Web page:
Monday, June 27, 2005


'>The First Men on the Moon was the last of Wells' most famous scifi novels, and perhaps their culmination. Though it is probably the least read today, Wells apparently thought it was the best of the group.

It combines the evocative descriptive writing of Dr. Moreau and War of the Worlds, with the pointed social analysis of The Time Machine and later dystopian novels. In its portrait of the Selenites (the moon dwellers) as biologically evolved as intelligent ants in an ant-hill society, it anticipates Brave New World, aspects of 1984 and even the Borg of Star Trek. And in some ways it reveals the dangers of world states, similar to what Wells himself advocated.

The story has two late nineteenth century Englishmen travel by spaceship to the moon, powered by an anti-gravity substance one of the men (Cavor). They are captured by the Selenites, though one escapes and returns to earth, and Cavor manages to send radio messages back until he is discovered. The book details the Selenite society, in which individuals have predetermined functions from birth, and are bred and trained for only that single purpose.

Eventually Cavor meets the Selenite leader, who is little more than a huge brain, known as the Grand Lunar. Cavor attempts to describe how earth works, and makes the mistake of describing human warfare, which alarms the Grand Lunar with its basic lunacy. He is also afraid that other humans will invade, and so prevents Cavor from passing on the secret of his anti-gravity Cavorite.

That Wells finds both the Selenites and earthlings to be scandalously deficient is not unusual in his work, or his life. H.G. Wells, who devoted his life to figuring out how to create world peace, was perpetually at war, with his society, with other writers (when he wasn't being a tremendous friend to them), and most of all, with himself. He had many harsh critics, but few made harsher judgments on his ideas and even his books than he did.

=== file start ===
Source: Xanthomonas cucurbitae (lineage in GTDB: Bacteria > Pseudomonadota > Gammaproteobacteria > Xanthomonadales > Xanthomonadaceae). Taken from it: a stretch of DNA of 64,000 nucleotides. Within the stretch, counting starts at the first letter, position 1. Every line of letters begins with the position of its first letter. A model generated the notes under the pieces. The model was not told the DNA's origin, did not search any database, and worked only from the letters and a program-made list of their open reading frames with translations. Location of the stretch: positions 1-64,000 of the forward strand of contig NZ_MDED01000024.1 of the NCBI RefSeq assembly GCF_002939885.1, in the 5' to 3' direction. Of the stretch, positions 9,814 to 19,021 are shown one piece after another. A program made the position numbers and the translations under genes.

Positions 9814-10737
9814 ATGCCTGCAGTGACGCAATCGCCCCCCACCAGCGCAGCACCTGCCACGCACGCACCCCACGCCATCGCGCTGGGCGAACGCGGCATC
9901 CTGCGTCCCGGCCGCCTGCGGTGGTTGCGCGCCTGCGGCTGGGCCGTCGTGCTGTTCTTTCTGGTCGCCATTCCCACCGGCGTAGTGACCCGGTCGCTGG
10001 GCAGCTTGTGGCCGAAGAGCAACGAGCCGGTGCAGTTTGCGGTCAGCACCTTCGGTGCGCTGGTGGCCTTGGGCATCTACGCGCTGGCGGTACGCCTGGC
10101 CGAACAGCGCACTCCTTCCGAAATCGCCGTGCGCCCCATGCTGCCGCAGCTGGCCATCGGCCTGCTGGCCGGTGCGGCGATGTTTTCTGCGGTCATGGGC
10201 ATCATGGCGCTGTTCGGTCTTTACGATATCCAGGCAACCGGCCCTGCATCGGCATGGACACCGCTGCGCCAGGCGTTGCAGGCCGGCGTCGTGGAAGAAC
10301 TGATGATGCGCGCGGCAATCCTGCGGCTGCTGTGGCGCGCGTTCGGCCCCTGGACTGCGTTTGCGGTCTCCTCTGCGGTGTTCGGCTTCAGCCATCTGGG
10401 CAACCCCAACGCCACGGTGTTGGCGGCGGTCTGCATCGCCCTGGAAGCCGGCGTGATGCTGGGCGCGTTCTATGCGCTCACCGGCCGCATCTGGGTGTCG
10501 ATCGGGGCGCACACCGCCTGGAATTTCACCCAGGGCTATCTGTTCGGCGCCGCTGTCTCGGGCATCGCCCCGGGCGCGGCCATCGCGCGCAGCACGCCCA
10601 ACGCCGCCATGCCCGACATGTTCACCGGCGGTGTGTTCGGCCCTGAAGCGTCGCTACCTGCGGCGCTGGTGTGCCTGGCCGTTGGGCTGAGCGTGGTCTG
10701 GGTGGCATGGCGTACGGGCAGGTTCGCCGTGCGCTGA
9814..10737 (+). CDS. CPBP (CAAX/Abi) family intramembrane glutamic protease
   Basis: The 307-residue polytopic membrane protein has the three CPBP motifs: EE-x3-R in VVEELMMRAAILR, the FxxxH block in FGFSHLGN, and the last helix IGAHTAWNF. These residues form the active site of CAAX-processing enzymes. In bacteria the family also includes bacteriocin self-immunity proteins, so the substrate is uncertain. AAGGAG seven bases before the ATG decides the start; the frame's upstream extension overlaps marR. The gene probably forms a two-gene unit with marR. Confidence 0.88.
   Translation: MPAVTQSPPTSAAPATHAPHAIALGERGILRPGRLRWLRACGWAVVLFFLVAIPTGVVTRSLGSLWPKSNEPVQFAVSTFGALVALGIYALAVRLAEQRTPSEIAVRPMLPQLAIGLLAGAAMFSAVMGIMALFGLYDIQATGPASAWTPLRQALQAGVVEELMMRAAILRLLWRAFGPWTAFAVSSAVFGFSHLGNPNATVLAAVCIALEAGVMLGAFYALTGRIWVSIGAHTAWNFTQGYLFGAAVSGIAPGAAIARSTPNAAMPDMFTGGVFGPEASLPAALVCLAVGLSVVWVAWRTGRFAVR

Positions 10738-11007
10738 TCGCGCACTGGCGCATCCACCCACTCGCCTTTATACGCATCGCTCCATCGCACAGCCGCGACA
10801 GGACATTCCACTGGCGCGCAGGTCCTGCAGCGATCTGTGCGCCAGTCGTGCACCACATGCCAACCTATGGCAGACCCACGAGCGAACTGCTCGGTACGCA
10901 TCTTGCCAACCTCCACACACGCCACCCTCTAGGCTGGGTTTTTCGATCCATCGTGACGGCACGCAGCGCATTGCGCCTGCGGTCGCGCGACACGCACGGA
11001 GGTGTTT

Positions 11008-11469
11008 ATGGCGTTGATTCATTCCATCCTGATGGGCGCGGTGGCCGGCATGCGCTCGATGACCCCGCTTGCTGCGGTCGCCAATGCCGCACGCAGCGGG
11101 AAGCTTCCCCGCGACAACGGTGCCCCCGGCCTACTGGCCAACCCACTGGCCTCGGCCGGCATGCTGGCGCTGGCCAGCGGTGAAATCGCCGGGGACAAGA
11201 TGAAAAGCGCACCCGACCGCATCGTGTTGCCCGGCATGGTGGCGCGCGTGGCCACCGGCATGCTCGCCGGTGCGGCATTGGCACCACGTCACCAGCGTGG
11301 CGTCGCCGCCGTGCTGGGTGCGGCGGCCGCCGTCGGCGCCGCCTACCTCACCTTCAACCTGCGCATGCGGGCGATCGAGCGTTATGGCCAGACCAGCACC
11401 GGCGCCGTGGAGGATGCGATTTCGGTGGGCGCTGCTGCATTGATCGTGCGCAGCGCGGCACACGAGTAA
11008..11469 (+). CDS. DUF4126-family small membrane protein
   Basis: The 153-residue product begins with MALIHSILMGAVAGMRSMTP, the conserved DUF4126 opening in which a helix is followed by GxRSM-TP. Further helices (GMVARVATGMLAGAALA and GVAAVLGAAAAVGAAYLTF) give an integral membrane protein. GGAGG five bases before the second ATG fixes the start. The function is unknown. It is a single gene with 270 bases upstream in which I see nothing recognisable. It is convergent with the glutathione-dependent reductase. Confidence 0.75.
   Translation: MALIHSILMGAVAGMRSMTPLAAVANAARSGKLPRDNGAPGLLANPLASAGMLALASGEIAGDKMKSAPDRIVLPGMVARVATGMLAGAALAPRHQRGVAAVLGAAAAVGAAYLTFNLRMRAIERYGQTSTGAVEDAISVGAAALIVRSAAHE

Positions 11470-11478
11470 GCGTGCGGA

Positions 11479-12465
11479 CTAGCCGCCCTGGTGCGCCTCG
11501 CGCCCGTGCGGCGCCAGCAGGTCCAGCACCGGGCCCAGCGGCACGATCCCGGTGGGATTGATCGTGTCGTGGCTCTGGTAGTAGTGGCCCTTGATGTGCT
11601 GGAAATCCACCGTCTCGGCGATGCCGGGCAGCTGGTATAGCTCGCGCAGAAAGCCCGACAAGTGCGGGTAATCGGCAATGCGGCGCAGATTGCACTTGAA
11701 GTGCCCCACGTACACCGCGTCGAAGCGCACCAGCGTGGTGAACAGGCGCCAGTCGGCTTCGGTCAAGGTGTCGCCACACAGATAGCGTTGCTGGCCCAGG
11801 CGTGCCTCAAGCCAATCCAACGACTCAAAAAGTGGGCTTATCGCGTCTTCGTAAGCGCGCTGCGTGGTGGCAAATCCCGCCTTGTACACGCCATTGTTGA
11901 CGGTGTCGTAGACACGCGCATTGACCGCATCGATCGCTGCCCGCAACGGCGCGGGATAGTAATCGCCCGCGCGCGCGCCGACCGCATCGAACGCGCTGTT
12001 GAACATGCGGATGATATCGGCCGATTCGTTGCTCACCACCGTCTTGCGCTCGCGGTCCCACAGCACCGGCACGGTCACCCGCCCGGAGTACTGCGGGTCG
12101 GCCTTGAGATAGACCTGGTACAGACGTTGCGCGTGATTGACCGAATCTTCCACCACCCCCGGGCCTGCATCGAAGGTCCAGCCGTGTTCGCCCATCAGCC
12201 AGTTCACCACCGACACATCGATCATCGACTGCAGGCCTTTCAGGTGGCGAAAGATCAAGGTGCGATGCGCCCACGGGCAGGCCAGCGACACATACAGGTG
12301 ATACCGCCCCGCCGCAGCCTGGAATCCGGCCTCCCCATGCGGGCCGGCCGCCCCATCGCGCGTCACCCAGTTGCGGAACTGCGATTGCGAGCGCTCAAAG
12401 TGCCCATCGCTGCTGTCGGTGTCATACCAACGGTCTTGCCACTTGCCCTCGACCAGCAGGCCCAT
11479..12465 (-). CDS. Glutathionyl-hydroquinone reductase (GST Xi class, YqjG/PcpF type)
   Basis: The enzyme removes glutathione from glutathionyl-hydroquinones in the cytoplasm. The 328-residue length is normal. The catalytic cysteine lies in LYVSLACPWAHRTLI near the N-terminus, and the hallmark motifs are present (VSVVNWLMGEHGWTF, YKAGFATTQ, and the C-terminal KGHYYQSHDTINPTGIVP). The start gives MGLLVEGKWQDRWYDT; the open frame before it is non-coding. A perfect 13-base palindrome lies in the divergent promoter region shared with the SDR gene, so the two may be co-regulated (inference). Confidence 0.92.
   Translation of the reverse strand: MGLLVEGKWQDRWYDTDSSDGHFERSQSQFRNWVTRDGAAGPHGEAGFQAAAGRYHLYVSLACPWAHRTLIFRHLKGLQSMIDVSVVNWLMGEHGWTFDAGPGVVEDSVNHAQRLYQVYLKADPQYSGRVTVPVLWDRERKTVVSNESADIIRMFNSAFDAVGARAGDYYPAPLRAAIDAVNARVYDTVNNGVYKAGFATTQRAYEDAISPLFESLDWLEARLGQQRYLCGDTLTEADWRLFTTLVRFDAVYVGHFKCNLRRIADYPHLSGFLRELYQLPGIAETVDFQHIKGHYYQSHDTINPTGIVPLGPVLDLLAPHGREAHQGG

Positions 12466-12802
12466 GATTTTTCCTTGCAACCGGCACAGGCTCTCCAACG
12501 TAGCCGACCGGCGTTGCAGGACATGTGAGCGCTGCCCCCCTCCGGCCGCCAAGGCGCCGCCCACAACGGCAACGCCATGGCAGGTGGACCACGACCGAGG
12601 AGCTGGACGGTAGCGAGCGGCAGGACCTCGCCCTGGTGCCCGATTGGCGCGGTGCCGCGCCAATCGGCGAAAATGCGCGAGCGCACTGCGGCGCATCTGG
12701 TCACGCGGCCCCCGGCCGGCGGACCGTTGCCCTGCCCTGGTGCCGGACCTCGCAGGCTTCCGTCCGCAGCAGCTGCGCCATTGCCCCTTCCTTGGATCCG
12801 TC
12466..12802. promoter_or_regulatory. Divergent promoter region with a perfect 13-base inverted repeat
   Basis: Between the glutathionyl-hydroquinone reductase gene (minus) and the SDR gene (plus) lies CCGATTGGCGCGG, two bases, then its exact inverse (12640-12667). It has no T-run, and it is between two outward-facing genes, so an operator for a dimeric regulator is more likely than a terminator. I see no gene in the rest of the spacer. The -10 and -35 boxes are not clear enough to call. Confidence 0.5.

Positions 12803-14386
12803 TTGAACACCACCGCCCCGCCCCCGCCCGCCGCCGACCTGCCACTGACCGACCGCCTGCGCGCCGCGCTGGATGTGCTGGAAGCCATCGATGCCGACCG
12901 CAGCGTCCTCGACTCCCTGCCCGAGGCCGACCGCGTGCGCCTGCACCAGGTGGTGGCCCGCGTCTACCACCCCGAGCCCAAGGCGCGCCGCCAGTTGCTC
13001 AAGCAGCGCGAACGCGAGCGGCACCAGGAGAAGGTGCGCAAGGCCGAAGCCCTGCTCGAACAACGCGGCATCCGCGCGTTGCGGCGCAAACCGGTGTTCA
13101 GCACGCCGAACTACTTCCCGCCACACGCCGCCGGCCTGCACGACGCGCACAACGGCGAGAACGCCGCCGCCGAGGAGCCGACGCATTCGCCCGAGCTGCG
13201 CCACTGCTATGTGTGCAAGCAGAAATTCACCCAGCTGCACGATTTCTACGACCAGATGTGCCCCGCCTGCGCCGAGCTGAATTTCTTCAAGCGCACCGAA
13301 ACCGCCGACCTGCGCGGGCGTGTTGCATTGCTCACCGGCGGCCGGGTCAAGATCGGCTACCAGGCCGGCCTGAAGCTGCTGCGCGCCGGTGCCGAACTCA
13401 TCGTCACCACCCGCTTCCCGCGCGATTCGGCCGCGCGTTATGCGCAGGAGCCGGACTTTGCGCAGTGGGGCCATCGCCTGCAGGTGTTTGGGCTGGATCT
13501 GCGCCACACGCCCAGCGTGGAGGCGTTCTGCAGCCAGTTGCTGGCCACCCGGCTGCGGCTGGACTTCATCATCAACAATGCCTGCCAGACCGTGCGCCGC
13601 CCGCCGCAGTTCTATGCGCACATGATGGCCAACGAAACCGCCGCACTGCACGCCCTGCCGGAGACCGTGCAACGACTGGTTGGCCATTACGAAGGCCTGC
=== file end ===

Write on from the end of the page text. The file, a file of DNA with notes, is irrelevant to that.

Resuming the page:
But war is an either/or event, and Wells knew the world is more complicated than that. He wrote famous dystopian stories and famous utopian stories. He got the reputation for being a champion of technology, and he was also its first and most specific critic. But what he always came back to was the middle way. The Selenites were so dependent on cold logic that they became machine-like, whereas emotion without self-knowledge and self-control leads humans to irrationally destructive, wasteful and cruel wars.

So this is another way in which Wells and Roddenberry are strikingly similar (and both, by the way, similar to the Swift of '>Gulliver's Travels.) In one Star Trek story after another, the middle way, the human way, is shown to be better than "higher" societies that are more rational, or without feelings or even bodies; and better than "lower" societies that are all physical.

But "better" isn't the right word either. In the original series episode, "'>Is There in Truth No Beauty?" the alien without a body who temporarily inhabits Spock, comments on the sharpness of human senses and the joy of physicality, but also on the terrible isolation of beings trapped in bodies, separate and alone.

Humans are what they are, and the combination of the physical and the spiritual, emotions and reason, individuality and feeling for each other and the world---all combine in the dynamic of the human soul. That combination, that dynamic, defines what it is to be human. That all humans are more or less at war with themselves is part of the deal.

There's been one film version of "'>First Men in the Moon" (except for the Melies short and a 1919 British silent feature that hasn't survived), made in 1964. It keeps the basic story (adding a female companion to the two men), keeps the Grand Lunar being scandalized by human wars, but loses the heart of the novel, the exploration of Selenite anthill society. It wraps it all in a clever modern flashback, then steals the ending of The War of the Worlds. Its chief virtue is the special effects of Ray Harryhausen.

There is also an audio interpretation available on '>CD of the novel featuring '>Leonard Nimoy and John de Lancie.

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